A SHORT MUSICAL GLOSSARY
Beat – The term “beat” can be thought of in two ways. A beat is simply a count, an expression of musical time that might be written as a quarter note. One might say, “ there are four beats to a measure.” The other reference is to the beat as a pulse or a rhythm, heard alone or in a song. A steady beat in any time signature features identical notes. An even walking pace is a good example of a beat. Even so, a beat can be syncopated. People often say of a song that “it has a good beat.”
Measure- A group of beats expressed in notes on the musical staff that are framed at beginning and end by the placement of a bar line. A measure can also consist of empty space between two bar lines.
Time Signature- These numbers appear as a fraction at the beginning of a piece of music. The number on top shows how many beats occur in one measure of music. The number below the bar indicates what kind of note receives one full beat.
4/4 time- A time signature that indicates four beats to a measure, and that a whole note receives four beats.
3/4 time “Waltz time”- A time signature that indicates three beats to a measure, and that a whole note receives four beats.
Tempo- The pace at which musicians perform a piece of music. Tempo is not fixed or absolute. The composer or arranger can suggest a tempo at which they prefer their composition be played. But the tempo is reinterpreted by every musician who plays the piece. Tempos often vary during the course of a single performance of classical or jazz music. Tempos are more commonly fixed in popular music.
Pitch, Note, Key and Melodic Vocabulary
Key Signature- The key signature is indicated by the placement of sharps or flats at the head of each staff to tell the musician what scale the music is based upon.
Melody- A sequence of notes, played and/or written on the musical staff.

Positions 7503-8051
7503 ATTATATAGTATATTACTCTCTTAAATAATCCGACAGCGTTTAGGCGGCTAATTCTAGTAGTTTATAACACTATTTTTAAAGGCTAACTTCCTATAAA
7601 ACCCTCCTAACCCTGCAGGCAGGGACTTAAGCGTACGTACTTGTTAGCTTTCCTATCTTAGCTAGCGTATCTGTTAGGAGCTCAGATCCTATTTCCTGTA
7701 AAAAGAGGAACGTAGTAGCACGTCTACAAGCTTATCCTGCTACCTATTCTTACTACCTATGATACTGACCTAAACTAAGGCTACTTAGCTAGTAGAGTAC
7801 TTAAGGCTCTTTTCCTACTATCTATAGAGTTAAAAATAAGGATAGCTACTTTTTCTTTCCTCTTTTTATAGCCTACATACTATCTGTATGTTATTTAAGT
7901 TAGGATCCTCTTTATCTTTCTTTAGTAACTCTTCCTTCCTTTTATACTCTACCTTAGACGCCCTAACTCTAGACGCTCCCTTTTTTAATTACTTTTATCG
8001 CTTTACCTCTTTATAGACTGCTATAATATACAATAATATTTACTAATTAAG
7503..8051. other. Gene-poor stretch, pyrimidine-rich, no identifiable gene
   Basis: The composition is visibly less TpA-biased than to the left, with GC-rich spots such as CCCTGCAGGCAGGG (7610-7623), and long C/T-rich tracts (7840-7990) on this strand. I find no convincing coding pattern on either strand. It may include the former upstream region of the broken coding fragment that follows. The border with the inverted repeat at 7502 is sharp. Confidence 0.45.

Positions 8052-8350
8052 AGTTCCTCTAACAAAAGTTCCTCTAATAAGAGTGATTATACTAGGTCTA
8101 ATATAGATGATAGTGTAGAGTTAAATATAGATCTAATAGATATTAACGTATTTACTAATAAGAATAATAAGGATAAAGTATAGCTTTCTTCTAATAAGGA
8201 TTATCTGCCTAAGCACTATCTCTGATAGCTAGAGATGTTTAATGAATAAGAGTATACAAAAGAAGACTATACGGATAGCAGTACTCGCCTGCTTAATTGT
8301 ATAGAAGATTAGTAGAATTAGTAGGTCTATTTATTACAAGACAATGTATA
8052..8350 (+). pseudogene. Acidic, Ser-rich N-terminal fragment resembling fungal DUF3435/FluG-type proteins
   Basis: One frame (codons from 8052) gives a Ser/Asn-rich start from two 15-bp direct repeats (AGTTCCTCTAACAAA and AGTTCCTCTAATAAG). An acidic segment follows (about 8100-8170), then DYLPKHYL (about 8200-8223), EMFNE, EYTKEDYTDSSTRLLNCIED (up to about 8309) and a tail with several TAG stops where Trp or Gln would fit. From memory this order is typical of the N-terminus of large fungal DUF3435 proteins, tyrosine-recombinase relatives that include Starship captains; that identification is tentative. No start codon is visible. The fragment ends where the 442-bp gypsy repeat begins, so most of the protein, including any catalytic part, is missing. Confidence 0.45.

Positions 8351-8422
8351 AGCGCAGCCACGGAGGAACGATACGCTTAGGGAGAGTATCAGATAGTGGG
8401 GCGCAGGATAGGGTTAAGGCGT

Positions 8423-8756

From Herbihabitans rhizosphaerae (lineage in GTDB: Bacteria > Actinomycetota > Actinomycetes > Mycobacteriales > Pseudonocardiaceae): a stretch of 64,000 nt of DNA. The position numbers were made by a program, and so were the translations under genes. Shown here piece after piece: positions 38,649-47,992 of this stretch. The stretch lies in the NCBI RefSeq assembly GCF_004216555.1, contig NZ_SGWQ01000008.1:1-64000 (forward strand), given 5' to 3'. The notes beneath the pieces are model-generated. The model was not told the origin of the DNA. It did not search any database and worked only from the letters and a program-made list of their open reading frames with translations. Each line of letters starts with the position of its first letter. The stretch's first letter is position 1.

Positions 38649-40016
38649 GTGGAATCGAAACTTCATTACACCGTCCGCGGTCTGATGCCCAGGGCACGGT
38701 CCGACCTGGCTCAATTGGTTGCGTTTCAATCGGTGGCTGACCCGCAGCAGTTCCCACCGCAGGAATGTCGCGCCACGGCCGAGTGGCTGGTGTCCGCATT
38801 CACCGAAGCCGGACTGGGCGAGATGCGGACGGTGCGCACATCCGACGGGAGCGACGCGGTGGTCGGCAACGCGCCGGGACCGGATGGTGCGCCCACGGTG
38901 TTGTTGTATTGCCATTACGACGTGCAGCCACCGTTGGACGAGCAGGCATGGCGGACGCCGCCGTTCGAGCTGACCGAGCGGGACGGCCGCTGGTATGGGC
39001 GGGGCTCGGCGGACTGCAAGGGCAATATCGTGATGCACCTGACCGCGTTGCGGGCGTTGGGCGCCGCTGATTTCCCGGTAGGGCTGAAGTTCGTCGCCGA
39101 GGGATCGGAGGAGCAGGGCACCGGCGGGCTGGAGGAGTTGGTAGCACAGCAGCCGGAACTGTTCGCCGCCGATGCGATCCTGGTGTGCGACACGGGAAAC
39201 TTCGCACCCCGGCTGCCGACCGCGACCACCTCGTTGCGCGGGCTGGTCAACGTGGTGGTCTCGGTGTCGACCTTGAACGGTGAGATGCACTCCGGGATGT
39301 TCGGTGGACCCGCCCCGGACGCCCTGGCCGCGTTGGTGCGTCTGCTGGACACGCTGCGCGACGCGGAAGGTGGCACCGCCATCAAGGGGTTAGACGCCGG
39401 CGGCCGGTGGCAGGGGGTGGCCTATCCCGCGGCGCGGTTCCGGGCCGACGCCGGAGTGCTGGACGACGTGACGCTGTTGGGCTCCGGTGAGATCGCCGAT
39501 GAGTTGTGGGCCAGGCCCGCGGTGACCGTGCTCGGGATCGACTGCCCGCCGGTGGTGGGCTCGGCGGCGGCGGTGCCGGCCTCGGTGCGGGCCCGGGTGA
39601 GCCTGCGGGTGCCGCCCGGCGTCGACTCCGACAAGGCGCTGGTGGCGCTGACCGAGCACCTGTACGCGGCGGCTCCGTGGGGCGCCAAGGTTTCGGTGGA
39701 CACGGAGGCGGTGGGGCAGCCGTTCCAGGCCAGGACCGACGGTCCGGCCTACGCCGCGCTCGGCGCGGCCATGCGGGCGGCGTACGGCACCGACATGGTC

Note- A note is a pitch with a specific identity on the musical staff. Notes are given letter names to represent their position relative to pitches higher and lower. A note can be written and read or simply performed.
Pentatonic- This refers to a specific type of scale that contains only five notes or solfege pitches - DO, RE, MI, SO and LA. Oddly, FA is skipped in the pentatonic scale because it represents the sub-dominant pitch, and can be harder for children to audiate and sing than the other pitches in the scale.
Pitch- A pitch is a sound that has musical value determined by the speed of its frequency, and its perceived height or depth, as well as its position in relation to other pitches.
Rhythm- A rhythm is a pattern of beats that repeats many times in a row, setting up a “groove” or predictable “beat” for some number of measures in a piece of music. When different rhythms occur at the same time in music, they overlap and become “contrapuntal.”
Root note- The root note of a chord is the note around which the chord is built. The chord carries the name of that note as part of its identity.
Scale- An ordered sequence of notes. There are many kinds of scales, each one featuring a specific pattern of distances between notes that is expressed on the lines and spaces of the musical staff.
Standard Notation- A method of expressing musical sounds in writing with symbols (called notes) on the musical staff.
Tablature- A method of writing and reading music designed specially for guitarists. It differs from standard notation in that it indicates which strings of the instrument to play, with which specific fingerings, and at what designated locations the desired notes can be played along the fingerboard.
Dynamics- Varying degrees of loud and soft in music; the dynamics can be influenced by the intrinsic ability of any particular instrument create different levels of sound, and the touch, “feel” or attack of the musician’s fingers on the instrument.
Capo- A device most commonly used with guitar or banjo, the capo functions like a C clamp, holding strings down tightly against the fingerboard to increase string tension and raise the pitch of every string. Placing a capo over all the strings of an instrument raises its key.